Rachel Neal Osteopathy

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Registered Osteopath BSc (Hons) Ost Med DO ND

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Posted on May 28 by

Fibromyalgia is a poorly understood chronic pain condition. It is associated with widespread aches and pains, poor sleep and cognitive function, fatigue, and muscular tenderness. Diagnosis of Fibromyalgia Diagnosing the condition can be difficult, as there are no tests to identify it directly. Like IBS, this is a functional condition, as opposed to structural, which means that imaging, biopsies, and blood tests will not show markers for the condition. Therefore, diagnosis is more about ruling out other similarly presenting conditions, such as: rheumatoid arthritis and other rheumatological conditionschronic fatigue or MEmultiple sclerosis (MS) Symptoms Previously, diagnosis was based on a set list of tender points across the body. Diagnostic criteria is now more focused on: tenderness on both sides of the body, above and below the waistfeeling fatigued, and waking up unrefresheddifficulty concentrating (“fibro fog”)symptoms that last for at least 3 months Symptoms may wax and wane, but generally they will be present to some degree throughout. Severity of symptoms form part of the diagnostic criteria, and a diagnosis can be made whether a person’s experience is mild or...


Arthritic Pain

Posted on Apr 28 by

Arthritic pain can be caused by the most common form of arthritis: osteoarthritis. However it can also be caused by rheumatoid arthritis, or other less common forms. Different Types of Arthritis The most common cause of arthritic pain is osteoarthritis (OA). This is the form that people often simply refer to as “arthritis”. Unlike other forms, it is not considered an autoimmune condition, and is instead associated with the demand placed on a joint over time. An old injury that led to increased work for a joint, for example, could be a factor in developing OA. Rheumatoid arthritis (RA) is quite different to OA. Whereas OA typically starts in patients over 40, RA often starts in the 30s. It may follow a traumatic event, whether physically or emotionally traumatic. The small joints are often affected first, such as the hands, feet, and neck. There is some overlap here, as OA may manifest in the hands and spine first too, but when the hip and knee are affected it’s less likely to be the start of RA. There are other...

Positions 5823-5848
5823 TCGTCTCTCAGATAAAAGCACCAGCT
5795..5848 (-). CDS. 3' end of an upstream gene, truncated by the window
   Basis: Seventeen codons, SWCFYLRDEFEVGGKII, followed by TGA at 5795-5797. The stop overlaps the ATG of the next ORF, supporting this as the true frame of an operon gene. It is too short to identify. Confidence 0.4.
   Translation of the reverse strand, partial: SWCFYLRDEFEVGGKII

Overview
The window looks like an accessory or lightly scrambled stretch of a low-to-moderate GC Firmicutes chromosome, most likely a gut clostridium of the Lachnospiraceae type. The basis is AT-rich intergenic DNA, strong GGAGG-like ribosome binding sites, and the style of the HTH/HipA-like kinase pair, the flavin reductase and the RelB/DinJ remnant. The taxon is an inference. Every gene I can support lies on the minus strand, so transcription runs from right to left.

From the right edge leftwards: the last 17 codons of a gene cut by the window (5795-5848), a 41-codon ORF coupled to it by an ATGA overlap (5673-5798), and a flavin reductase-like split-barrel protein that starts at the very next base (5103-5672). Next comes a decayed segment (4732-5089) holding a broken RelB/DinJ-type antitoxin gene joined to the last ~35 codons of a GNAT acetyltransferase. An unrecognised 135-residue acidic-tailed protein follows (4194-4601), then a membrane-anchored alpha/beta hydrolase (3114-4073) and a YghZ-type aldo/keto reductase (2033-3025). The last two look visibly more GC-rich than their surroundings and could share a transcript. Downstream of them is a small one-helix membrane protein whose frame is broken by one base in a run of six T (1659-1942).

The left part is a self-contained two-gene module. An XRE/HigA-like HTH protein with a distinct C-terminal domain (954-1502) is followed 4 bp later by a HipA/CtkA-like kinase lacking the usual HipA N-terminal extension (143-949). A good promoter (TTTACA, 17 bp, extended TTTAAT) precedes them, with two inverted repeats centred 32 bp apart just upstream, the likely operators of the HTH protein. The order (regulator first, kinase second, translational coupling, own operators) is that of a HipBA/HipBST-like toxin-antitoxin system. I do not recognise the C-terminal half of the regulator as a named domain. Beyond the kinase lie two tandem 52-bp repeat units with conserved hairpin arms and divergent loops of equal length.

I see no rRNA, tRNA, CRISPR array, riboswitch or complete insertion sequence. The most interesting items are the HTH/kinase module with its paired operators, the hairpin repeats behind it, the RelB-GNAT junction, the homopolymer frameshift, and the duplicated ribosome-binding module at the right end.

Tips for Pain Free Gardening

Posted on May 24 by

It’s the bank holiday weekend and the sun will hopefully shine.  Are you planning on hitting the garden?  Here are our top tips to keeping pain free. When the weather starts to improve, many people’s thoughts return to their garden’s.  Every year I treat many people who’ve got a little overzealous with their spring gardening and ended up in pain. So what can you do to help minimise the risk of pain? 1 – Don’t over do it – it’s tempting to get everything done in one day but try to pace yourself over a few days/weekend’s.   Too much activity, too quickly is often seen as a threat to your body and your brain will warn you to back off. 2- Take regular breaks – once you get stuck in, it’s easy for the time to slip by – set a timer on your phone or an egg timer to remind you to take regular breaks. 3 – Keep hydrated – when you take your break don’t forget to grab a glass of water. 4- Avoid prolonged bending –...